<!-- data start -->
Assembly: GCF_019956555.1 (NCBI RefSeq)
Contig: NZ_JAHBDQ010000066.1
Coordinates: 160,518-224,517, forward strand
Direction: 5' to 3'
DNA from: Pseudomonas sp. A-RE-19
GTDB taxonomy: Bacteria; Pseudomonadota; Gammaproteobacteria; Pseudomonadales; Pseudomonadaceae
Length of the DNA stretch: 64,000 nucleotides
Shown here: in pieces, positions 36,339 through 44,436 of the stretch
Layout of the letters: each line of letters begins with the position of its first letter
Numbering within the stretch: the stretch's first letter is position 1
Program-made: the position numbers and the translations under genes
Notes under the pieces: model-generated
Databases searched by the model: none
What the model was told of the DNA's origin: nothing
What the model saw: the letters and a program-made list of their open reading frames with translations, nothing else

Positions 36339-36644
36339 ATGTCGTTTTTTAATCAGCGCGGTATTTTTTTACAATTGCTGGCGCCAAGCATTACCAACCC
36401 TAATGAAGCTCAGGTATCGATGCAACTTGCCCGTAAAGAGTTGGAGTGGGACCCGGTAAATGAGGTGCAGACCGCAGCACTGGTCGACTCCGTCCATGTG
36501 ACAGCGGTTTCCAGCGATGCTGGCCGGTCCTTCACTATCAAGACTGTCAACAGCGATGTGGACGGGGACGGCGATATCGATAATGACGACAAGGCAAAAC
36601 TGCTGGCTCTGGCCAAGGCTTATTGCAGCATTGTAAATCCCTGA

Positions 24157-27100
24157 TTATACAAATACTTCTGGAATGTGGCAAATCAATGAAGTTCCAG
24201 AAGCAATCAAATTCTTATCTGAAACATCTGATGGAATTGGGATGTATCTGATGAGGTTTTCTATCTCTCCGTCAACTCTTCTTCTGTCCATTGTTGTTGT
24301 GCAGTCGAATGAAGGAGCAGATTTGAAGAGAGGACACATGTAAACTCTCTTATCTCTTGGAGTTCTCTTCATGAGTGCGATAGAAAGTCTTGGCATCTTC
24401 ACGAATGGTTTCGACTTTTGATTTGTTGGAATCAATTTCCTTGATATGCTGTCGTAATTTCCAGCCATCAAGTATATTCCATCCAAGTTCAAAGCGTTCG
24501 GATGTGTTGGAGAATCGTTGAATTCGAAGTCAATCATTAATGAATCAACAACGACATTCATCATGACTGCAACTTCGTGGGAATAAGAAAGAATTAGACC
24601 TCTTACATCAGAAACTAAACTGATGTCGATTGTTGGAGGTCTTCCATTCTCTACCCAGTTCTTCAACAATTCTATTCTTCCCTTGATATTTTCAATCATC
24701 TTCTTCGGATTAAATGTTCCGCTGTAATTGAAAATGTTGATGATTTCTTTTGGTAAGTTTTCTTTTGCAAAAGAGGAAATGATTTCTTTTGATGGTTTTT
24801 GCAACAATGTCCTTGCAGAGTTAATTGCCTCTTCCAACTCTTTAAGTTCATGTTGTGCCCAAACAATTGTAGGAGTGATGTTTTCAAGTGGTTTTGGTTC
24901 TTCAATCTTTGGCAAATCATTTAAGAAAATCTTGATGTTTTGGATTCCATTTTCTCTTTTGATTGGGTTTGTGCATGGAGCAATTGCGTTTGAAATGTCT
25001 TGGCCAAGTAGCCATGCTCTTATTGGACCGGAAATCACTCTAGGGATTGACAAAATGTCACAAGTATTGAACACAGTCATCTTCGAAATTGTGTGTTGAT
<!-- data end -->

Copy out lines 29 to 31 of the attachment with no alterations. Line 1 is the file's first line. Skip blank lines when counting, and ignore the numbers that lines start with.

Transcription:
24801 GCAACAATGTCCTTGCAGAGTTAATTGCCTCTTCCAACTCTTTAAGTTCATGTTGTGCCCAAACAATTGTAGGAGTGATGTTTTCAAGTGGTTTTGGTTC
24901 TTCAATCTTTGGCAAATCATTTAAGAAAATCTTGATGTTTTGGATTCCATTTTCTCTTTTGATTGGGTTTGTGCATGGAGCAATTGCGTTTGAAATGTCT
25001 TGGCCAAGTAGCCATGCTCTTATTGGACCGGAAATCACTCTAGGGATTGACAAAATGTCACAAGTATTGAACACAGTCATCTTCGAAATTGTGTGTTGAT